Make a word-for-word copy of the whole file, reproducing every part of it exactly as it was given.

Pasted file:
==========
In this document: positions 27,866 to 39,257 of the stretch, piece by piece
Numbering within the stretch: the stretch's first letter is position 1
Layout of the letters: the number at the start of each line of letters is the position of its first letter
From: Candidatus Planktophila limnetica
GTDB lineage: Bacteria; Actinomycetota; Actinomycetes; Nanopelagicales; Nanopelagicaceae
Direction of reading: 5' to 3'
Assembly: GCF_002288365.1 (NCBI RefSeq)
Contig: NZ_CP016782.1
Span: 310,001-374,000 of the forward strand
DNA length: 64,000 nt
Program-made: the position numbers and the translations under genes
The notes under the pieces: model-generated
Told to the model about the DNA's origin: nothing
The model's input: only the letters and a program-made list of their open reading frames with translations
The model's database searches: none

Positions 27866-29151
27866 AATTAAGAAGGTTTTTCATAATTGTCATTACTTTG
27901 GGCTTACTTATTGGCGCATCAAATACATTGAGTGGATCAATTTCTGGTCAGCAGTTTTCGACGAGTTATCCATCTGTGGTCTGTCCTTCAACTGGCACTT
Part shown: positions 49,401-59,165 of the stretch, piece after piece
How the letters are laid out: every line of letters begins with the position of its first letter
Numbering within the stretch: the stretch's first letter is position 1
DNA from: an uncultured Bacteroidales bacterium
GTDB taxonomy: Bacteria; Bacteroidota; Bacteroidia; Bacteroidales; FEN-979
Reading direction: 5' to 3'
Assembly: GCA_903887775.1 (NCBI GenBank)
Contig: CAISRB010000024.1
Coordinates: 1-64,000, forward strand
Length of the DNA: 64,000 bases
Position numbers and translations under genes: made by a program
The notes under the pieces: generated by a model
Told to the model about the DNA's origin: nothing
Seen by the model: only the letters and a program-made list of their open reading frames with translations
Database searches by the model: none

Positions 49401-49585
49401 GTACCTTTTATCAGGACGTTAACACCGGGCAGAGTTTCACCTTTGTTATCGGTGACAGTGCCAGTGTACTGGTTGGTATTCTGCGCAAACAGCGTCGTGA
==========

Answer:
In this document: positions 27,866 to 39,257 of the stretch, piece by piece
Numbering within the stretch: the stretch's first letter is position 1
Layout of the letters: the number at the start of each line of letters is the position of its first letter
From: Candidatus Planktophila limnetica
GTDB lineage: Bacteria; Actinomycetota; Actinomycetes; Nanopelagicales; Nanopelagicaceae
Direction of reading: 5' to 3'
Assembly: GCF_002288365.1 (NCBI RefSeq)
Contig: NZ_CP016782.1
Span: 310,001-374,000 of the forward strand
DNA length: 64,000 nt
Program-made: the position numbers and the translations under genes
The notes under the pieces: model-generated
Told to the model about the DNA's origin: nothing
The model's input: only the letters and a program-made list of their open reading frames with translations
The model's database searches: none

Positions 27866-29151
27866 AATTAAGAAGGTTTTTCATAATTGTCATTACTTTG
27901 GGCTTACTTATTGGCGCATCAAATACATTGAGTGGATCAATTTCTGGTCAGCAGTTTTCGACGAGTTATCCATCTGTGGTCTGTCCTTCAACTGGCACTT
Part shown: positions 49,401-59,165 of the stretch, piece after piece
How the letters are laid out: every line of letters begins with the position of its first letter
Numbering within the stretch: the stretch's first letter is position 1
DNA from: an uncultured Bacteroidales bacterium
GTDB taxonomy: Bacteria; Bacteroidota; Bacteroidia; Bacteroidales; FEN-979
Reading direction: 5' to 3'
Assembly: GCA_903887775.1 (NCBI GenBank)
Contig: CAISRB010000024.1
Coordinates: 1-64,000, forward strand
Length of the DNA: 64,000 bases
Position numbers and translations under genes: made by a program
The notes under the pieces: generated by a model
Told to the model about the DNA's origin: nothing
Seen by the model: only the letters and a program-made list of their open reading frames with translations
Database searches by the model: none

Positions 49401-49585
49401 GTACCTTTTATCAGGACGTTAACACCGGGCAGAGTTTCACCTTTGTTATCGGTGACAGTGCCAGTGTACTGGTTGGTATTCTGCGCAAACAGCGTCGTGA